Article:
When viewed through a contemporary lens, we might say that Maximus’ view and the tradition that informs him entail the recognition of “autonomy”—as we would construe it now—as the point of departure for human agency. However, the ideal of agapē calls for the voluntary sacrifice of autonomous moral space for the sake of moral co-governance and a reciprocal unity of wills, which depends upon the concrete example of Jesus Christ and his “exact imitators.”

Demetrios Harper
Byzantine Studies Post-doctoral Fellow

[1]This is strongly reaffirmed by Kyle Harper (From Shame to Sin: The Christian Transformation of Sexual Morality in Late Antiquity[Cambridge, Mass: Harvard University Press, 2013], 80-133), who objects to Michael Frede’s assertions that the concept of free will is not unique to the Christian tradition but can, in fact, be attributed to Epictetus. See Frede’s A Free Will: Origins of the Notion in Ancient Thought, Sather Classical Lectures 68, ed. A. A. Long(Berkeley: University of California Press, 2011), pp. 66-88.

[2]See The Two Treatises: To Monks in Monasteries, and Exhortation to a Virgin, in Evagrius of Pontus: The Greek Ascetic Corpus, trans. Robert Sinkewicz (Oxford: Oxford University Press, 2003), 127-28, 131.

[3]These dates are based on what still remains tentative conjecture. Cf. Alexis Torrance, Repentance in Late Antiquity: Eastern Christian Asceticism and the Framing of the Christian Life c. 400-650 CE (Oxford: Oxford University Press, 2013), 158-60.

[4]The Ladder of Divine Ascent 4.3, revised edition, trans. Lazarus Moore (Boston, MA: Holy Transfiguration Monastery, 1991), 21. For the original text, I consulted the Κλίμαξ, in Ἰωάννου τοῦ Σιναΐτου ἅπαντα τὰ ἔργα, Φιλοκαλία τῶν νηπτικῶν καὶ ἀσκητικῶν πατέρων 16, ΕΠΕ, Ἐλευθέριος Μερετάκη (Θεσσαλονίκη Πατερικαὶ Ἐκδόσεις Γρηγόριος ὁ Παλαμᾶς, 1996).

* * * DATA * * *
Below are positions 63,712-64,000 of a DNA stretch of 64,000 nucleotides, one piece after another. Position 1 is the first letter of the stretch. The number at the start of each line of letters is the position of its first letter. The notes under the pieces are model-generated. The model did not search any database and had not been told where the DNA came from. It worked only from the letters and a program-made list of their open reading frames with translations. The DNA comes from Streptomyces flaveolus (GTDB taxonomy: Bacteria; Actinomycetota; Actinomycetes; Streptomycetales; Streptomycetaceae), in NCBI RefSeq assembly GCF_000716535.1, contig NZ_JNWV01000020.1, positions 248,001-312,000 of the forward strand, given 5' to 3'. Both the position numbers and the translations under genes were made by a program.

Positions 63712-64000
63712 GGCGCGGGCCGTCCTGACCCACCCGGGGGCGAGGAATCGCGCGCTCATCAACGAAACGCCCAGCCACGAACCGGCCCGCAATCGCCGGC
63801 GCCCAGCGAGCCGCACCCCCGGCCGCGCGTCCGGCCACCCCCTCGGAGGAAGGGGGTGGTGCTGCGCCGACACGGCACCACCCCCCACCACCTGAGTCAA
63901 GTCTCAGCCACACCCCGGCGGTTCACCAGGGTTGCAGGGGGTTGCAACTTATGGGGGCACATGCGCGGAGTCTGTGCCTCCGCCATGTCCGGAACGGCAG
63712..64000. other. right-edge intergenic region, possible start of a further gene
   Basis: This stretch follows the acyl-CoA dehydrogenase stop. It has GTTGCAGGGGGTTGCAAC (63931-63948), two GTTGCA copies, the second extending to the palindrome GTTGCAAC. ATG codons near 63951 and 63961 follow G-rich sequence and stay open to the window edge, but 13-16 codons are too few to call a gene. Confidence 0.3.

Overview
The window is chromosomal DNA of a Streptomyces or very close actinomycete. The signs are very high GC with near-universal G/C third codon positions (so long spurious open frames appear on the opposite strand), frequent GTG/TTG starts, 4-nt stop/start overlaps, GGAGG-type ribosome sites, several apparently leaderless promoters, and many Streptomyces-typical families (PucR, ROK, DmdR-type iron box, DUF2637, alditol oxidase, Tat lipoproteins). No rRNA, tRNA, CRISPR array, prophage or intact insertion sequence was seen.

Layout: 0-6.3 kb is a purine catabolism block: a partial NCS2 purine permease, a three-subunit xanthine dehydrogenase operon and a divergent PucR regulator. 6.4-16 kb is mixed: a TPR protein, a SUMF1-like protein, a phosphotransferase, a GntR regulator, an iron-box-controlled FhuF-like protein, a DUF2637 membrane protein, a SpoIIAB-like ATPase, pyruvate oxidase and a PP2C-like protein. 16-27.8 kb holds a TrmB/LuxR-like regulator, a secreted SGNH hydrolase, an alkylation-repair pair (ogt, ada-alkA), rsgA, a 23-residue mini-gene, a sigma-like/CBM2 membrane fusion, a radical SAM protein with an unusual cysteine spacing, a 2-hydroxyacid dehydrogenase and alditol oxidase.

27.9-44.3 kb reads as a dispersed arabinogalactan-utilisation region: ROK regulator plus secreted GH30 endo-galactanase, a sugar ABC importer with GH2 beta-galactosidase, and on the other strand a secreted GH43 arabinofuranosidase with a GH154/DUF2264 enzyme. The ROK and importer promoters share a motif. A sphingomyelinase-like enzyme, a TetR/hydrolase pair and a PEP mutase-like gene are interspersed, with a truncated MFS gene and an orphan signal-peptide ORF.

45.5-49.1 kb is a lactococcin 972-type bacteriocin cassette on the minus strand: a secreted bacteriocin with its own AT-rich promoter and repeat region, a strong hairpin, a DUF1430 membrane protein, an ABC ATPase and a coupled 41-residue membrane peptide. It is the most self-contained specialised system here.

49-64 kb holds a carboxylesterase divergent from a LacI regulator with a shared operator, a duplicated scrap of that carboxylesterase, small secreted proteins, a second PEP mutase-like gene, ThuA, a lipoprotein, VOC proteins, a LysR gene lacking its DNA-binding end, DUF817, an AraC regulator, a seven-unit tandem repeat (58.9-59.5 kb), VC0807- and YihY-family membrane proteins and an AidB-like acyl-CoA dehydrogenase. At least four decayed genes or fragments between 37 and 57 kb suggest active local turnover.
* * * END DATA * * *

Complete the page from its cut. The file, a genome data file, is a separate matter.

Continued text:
[5]John D. Madden is among the first to argue for the originality of Maximus’ contribution to the genealogy of the concept of will. Cf. his “The Authenticity of Early Definitions of Will (thelēsis)” in Maximus Confessor: Actes du Symposium sur Maxime le Confesseur, Fribourg (2-5 Septembre 1980), eds. Felix Heinzer and Christoph Schönborn (Fribourg: Éditions Universitaire Fribourg, 1982), 61-82. Madden’s “originality thesis” is defended by David Bradshaw, St Maximus the Confessor on the Will, in Knowing the Purpose of Creation Resurrection, Proceedings of the Symposium on St Maximus the Confessor, ed. Maxim Vasiljević (Alhambra: Sebastian Press, 2013), 143–58 For an up-to-date and comprehensive overview of Maximus’ view, see Ian McFarland, “The Theology of Will,” in The Oxford Handbook of Maximus the Confessor, eds. Pauline Allen and Bronwen Neil (Oxford: Oxford University Press, 2015), 516-32.

[6]Ian McFarland, “The Theology of Will,” 520-522. Cf. for the context and background of “will” and its correlative expressions in Maximus, cf. Paul Blowers, Maximus the Confessor: Jesus Christ and the Transfiguration of the World (Oxford: Oxford University Press, 2016), 156-65.

[7]Cf. Maximus’ Four Hundred Texts on Love, in The Philokalia, eds. and trans. Kallistos Ware et al., vol. 2 (London: Faber and Faber, 1981), 48-113; Letter 2: On Love,in Maximus the Confessor,The Early Church Fathers, trans. Andrew Louth (Abingdon: Routledge, 1996), 84-93.For a systematic account of Maximus’ aretology and its foundations, see Demetrios Harper, Chapter 4, The Analogy of Love: St. Maximus the Confessor and the Foundations of Ethics(Yonkers, NY: St. Vladimir’s Seminary Press, 2018).

[8]See Maximus’ Quaestiones ad Thalassium I 40.60-70, Corpus Christianorum, Series Graeca 7, eds. C. Laga and C. Steele (Turnhout: Brepols, 1980), 269-71.

[9]Liber asceticus 100-115, CorpusChristianorum, Series Graeca40, ed. P. Van Deun (Turnhout: Brepols, 2000), 17. Cf. also the introduction to the Quaestiones ad Thalassium I 380-390, 39-41.

[10]Liber asceticus 100-110, 17. The translation is mine.

[11]Letter 2: On Love, 88.

[12]Cf. St. Maximus the Confessor’s Questions and Doubts III, 1, trans. Despina Prassas (DeKalb: Northern Illinois Press, 2010),156-57;Ambiguum 48.6,in On Difficulties in the Church Fathers II, Dumbarton Oaks Medieval Library 29, ed. and trans. Nicholas Constas (Cambridge, MA: Harvard University Press, 2014), 218-20.

[13]Liber asceticus 635-665, 73-74.